Topic Brief 2: Quality Student Interactions: Why Are They Crucial to Language Learning and How Can We Support Them?
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Elsa Billings and Peggy Mueller, WestEd
Current educational shifts brought about by 21st century standards, including the New York State P-12 Common Core Learning Standards for English Language Arts and Literacy (“the Standards”), aim to ensure that all students are college and career ready. Reflected in the standards are essential practices such as critical thinking, communication, collaboration, and creativity. Students across all grade levels and content areas are now expected to engage critically with increasingly complex texts, use evidence to support their conclusions, evaluate the validity of arguments and counterarguments, present their ideas orally and in writing, and work collaboratively with their peers. Embedded within these standards are increased demands that students gain deeper understandings of content, engage in analytic and complex thinking about that content, and participate in discourse that is appropriate to the discipline. These three arenas of development—conceptual, analytical, and linguistic—grow simultaneously through participation in social interaction. Thus, it is essential that all students, especially English Language Learners (ELLs) and Multilingual Learners (MLs), be provided instructional activities that engage them in quality interactions that are intentionally structured to support their conceptual, analytic, and linguistic development and ultimately that promote their ability to apply these skills and practices on their own (autonomously) in new learning situations. By creating classroom environments and activities with abundant opportunities for purposeful student collaboration and discussion, teachers can capitalize on the ways youngsters naturally learn from one another.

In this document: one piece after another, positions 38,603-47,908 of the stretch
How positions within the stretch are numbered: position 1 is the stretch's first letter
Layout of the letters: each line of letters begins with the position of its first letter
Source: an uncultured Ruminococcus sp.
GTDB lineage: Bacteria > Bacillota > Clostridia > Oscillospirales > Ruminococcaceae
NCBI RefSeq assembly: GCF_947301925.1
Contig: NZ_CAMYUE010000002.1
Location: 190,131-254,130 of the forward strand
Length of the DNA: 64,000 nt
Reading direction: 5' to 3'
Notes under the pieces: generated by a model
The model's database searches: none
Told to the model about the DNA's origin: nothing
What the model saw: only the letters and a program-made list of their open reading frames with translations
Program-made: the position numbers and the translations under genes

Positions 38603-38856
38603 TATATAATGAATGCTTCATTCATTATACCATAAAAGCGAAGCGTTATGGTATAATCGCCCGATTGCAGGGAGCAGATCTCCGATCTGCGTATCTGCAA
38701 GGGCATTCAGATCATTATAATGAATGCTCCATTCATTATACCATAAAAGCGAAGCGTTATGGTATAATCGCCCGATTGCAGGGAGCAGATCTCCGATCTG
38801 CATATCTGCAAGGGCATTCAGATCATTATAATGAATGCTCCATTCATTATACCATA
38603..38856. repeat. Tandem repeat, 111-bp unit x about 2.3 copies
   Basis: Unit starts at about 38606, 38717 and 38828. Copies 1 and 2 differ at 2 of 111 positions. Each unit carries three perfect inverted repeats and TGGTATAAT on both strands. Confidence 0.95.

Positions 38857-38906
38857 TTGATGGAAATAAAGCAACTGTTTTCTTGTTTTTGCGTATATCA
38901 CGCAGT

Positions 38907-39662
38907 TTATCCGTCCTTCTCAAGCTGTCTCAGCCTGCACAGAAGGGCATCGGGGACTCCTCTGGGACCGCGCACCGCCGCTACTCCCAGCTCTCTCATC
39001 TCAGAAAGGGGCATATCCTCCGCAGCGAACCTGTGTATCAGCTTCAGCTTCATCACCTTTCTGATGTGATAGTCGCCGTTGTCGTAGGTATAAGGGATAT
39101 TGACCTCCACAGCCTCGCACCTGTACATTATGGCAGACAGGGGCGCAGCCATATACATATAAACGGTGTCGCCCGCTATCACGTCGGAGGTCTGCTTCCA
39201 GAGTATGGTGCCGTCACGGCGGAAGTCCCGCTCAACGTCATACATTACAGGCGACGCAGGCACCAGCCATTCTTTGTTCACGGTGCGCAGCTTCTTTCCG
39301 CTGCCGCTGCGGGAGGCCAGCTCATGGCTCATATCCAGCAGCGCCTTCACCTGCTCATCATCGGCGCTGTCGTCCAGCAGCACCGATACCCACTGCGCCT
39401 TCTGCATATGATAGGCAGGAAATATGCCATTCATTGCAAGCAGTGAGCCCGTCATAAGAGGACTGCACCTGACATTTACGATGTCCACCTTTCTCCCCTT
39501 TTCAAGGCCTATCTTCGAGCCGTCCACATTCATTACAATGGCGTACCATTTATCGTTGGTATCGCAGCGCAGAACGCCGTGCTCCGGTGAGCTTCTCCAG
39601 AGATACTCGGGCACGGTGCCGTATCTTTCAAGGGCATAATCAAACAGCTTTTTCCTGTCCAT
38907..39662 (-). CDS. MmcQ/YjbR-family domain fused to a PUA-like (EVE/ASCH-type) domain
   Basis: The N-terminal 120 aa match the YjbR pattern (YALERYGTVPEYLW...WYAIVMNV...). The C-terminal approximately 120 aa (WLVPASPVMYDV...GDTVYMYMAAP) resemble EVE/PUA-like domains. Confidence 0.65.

Why is Social Interaction Essential in Learning Language and the Disciplines?
Throughout our lives, learning takes place in a social context. Starting at birth, a child first learns the practices of the home as s/he interacts with immediate and extended family members; then the child’s learning expands to that of the neighborhood as s/he interacts with those from this wider circle; learning continues to expand as the child learns of the local community as s/he interacts with those in the local surroundings. Social interaction is the basis for all learning, particularly in the early stages (Walqui, 2006), as it is through interaction with others that ideas are acquired, eventually to be “owned” by the learner. This process, like an apprenticeship, is one in which teachers invite students to engage in activities with others, provide models of how to enact the behaviors in the activity, and provide the support needed for learners to practice and eventually appropriate these practices to themselves as their own. Inherent and central to these social interactions is language, which is the means by which learners co-construct knowledge. In the case of our classrooms, language takes on a disciplinary focus with learners appropriating the discourse necessary to communicate their opinions, ideas, and evidence in the manner appropriate within the particular content area or discipline. To achieve the full benefit of these learning interactions, it goes without saying that the conceptual, analytical and language practices central to the activity must be rich and stimulating.